Tuesday, September 21, 2010


I was recently involved in a discussion with some very delightful ladies and the question that fueled that discussion was why can’t the Democrats and the Republicans just get together and compromise to get things done. What is the reason party politics take precedence over the good of the country? Those are fair questions and while I don’t have all the answers I believe I can shine some light on the subject.

I think all would agree that we are in the middle of what appears to be a serious partisan divide. It may well be a divide of historic and unprecedented proportions. So what to do? What is the role of the everyday citizen? How can I mend this rift?

First of all, Democrats think the way they do because that’s the way Democrats think. Republicans think the way they do because that’s the way Republicans think. If our gridlock were caused just by a difference of opinion based on our political view, that could be overcome. Our gridlock is caused by something more sinister. It would seem that party loyalty has become far more important to our elected representatives than the good of the country. I have come to believe that when a new Congressperson travels to Washington, they are greeted and told the rules. They are told what they have to do to get along as well as get re-elected. To get the plum assignments and the good committees, new people have to toe the line. If they do not, they will disappear from sight and will never be heard from again. Even if they ever had a thought of getting anything done for their district, the only way that could happen is with the support of the party as a whole. So, don’t make waves. Go along to get along. It’s just politics, you see.

Does that sound skeptical to you? Well it is and I am.

One answer does occur to me. Term limits. Let’s get rid of career politicians. Don’t think for a moment that these elected representatives will vote themselves out of office, however. That is not going to happen. What we must do is impose those limits at the polling place. The idea of seniority is repugnant to me. Why should any elected representative have any more power or authority than any other elected official? They all should be on equal footing. I am confident that the Founding Fathers never would have envisioned a Congress like we have now.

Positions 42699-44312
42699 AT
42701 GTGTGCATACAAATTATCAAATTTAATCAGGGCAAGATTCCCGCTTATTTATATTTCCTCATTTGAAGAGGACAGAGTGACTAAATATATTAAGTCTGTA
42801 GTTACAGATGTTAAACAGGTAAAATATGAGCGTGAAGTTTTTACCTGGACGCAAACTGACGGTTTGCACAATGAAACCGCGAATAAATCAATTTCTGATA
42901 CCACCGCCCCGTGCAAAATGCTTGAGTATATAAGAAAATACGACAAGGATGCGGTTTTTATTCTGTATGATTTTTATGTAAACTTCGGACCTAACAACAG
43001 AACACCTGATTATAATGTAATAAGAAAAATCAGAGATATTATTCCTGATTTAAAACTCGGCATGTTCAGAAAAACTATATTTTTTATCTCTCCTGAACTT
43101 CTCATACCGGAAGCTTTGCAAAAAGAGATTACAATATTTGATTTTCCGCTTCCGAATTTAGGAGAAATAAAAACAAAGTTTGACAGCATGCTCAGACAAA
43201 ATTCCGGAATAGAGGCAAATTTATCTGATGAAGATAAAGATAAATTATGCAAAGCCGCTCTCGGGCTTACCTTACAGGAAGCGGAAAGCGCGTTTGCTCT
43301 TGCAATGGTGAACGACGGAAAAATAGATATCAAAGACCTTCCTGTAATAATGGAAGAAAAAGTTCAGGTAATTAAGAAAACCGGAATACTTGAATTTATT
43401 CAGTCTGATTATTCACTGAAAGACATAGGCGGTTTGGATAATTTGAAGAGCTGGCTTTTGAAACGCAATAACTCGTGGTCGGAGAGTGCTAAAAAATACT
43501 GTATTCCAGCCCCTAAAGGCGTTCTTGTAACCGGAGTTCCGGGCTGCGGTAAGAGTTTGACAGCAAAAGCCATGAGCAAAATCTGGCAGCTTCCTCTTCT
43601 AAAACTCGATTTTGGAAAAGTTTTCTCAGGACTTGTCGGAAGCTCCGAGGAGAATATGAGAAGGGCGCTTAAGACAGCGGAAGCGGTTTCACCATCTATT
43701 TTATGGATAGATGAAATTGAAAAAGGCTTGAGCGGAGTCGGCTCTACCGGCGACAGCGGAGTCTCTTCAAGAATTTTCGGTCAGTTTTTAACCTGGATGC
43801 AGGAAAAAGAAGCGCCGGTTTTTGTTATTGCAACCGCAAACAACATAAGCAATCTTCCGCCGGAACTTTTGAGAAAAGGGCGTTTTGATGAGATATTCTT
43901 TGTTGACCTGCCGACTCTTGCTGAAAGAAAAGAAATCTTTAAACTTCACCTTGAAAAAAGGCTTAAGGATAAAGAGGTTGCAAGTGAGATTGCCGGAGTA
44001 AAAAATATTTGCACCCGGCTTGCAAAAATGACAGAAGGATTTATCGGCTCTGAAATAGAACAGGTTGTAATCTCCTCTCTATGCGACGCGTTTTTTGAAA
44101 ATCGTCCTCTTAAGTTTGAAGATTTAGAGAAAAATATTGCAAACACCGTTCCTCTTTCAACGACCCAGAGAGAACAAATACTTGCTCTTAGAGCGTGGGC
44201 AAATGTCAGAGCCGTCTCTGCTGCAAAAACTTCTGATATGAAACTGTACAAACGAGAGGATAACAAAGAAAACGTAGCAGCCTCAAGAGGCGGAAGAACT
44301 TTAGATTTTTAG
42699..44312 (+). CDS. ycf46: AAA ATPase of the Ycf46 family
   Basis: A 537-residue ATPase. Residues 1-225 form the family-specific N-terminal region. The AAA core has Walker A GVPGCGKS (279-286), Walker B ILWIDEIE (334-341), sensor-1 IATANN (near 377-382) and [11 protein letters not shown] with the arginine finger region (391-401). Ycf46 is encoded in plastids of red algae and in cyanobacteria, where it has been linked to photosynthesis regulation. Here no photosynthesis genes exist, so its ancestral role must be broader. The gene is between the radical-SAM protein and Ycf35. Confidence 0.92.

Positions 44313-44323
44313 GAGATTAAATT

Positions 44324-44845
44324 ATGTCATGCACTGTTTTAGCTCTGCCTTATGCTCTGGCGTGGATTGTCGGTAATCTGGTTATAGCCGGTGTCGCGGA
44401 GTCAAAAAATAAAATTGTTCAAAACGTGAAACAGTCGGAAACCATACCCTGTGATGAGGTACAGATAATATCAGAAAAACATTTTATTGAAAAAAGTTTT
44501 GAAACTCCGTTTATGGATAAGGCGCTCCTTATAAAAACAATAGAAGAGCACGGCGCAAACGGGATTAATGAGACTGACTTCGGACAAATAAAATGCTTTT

I read recently that many candidates are spending tens of millions of dollars of their own money to get these jobs. Why? What’s that all about? With the money they are spending they could buy their own country and proclaim themselves emperor or king or anything else that suits their fancy. What is it about the job that would cause such spending? All I know is that most of the representatives in Washington are millionaires; if not when they get there, certainly when they leave. Alas, more skepticism. Will Rogers once said that we have the finest Congress money can buy, and he said that over a half century ago. Not much has changed, has it? Only the amounts.

In the final analysis it is up to all of us. If you are okay with the direction the country is headed in, kindly disregard my comments. If, however, you see things differently, then you must be heard from. We have serious problems that need serious solutions. We have an economy that continues to sputter. We have nearly double digit unemployment and a border that is more like a sieve than a barrier. These problems are not going to fix themselves. They are going to be fixed by serious representatives who are willing to do the hard work and compromise. They must cross the aisle and be willing to sacrifice what might be best for their party in favor of what is best for the country. Like you, I’ll be watching.

Ron Scarbro
Constitution Day, September 17, 2010

1 comment:

Anonymous said...

Excellent post.

One point of disagreement: we no longer have the best politicians money can buy.